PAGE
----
Canada's Currency Appreciation Being Reversed - Gelb Warns Canada that Careful Management of Resource Wealth Needed

CALGARY, Jan. 21, 2014 /CNW/ - Natural resources can be a curse or a blessing for countries. Resources mean revenue, but can also create dependency, lack of diversification, large currency swings, and costly economic and political instability.  The lesson for Canada, delivered at a press conference in Ottawa today by renowned economist Alan Gelb, is that we need to manage our spending to avoid Dutch disease and manage our politics to avoid dependency on resource revenues.  

In a report published today by The School of Public Policy, Gelb argues that the prosperity of a resource-rich nation hinges on the management of its resources and warns that countries like Canada must avoid becoming complacent in terms of resource management.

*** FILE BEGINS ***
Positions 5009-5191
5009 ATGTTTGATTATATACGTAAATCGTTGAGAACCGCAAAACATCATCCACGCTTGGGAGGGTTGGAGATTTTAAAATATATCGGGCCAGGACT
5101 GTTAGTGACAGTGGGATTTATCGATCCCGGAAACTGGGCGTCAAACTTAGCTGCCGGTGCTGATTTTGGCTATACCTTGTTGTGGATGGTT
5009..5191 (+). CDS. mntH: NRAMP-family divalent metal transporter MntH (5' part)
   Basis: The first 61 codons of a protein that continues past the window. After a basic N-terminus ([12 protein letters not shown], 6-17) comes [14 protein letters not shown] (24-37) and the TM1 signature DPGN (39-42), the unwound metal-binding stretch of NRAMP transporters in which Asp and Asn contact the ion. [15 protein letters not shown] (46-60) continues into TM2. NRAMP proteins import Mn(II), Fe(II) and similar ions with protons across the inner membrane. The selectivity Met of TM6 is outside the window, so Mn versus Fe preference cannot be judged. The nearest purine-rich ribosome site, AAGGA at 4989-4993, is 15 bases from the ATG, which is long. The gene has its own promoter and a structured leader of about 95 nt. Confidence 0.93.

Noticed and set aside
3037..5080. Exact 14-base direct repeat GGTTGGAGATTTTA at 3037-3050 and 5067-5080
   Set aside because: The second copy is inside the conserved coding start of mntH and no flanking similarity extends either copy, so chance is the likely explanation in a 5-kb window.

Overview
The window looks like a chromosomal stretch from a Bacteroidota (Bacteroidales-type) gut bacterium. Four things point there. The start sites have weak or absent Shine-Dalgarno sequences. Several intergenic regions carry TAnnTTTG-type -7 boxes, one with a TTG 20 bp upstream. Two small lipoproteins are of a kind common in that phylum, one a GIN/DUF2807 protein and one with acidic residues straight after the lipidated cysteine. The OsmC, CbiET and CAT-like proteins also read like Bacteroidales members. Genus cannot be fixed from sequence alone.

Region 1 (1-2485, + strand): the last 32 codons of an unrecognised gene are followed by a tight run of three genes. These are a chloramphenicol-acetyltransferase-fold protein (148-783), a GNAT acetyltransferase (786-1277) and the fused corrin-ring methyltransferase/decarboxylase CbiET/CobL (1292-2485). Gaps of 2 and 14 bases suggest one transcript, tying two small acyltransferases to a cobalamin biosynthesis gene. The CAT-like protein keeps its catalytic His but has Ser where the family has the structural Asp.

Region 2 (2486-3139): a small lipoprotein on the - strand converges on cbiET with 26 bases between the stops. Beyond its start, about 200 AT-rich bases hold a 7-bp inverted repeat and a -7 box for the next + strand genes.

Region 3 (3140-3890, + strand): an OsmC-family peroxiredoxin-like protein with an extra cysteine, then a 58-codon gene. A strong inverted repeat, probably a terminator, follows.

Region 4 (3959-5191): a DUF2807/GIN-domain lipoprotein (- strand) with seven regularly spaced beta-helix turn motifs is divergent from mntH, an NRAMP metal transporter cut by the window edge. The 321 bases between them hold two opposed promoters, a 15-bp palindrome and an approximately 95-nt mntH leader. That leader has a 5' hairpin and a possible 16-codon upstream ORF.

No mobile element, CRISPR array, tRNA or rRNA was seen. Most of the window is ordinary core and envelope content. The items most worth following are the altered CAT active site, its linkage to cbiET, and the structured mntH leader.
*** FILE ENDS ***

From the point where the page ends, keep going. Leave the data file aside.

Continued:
"Even once reasonably democratic and accountable countries, such as Venezuela, have been caught unprepared on the dangerous double edge of a resource boom and have seen their governance systems substantially eroded," Gelb writes. "Developing the fiscal capacity to withstand commodity-market shocks, creating effective and durable checks and balances on systems of legislative power, enforcing transparency in budgeting and public-investment management, and maximizing tax efficiencies and tax administration, are all areas where Canadians can and should focus their efforts."

Building fiscal capacity to withstand commodity-market shocks is an area that Gelb provides particular emphasis. Gelb indicates that countries are prone to higher public spending when resource prices are high, but this temptation is something that should be resisted. Instead, he argues, it is critical to create savings buffers in order to absorb inevitable price shocks.

"This may be especially important for provinces like Alberta with high-cost resources such as oil sands, because rent margins will be even more volatile than prices," Gelb writes.

The report can be found at

SOURCE: The School of Public Policy - University of Calgary

For further information: Media Contact: Morten Paulsen, Phone: 403.399.3377, Email:­


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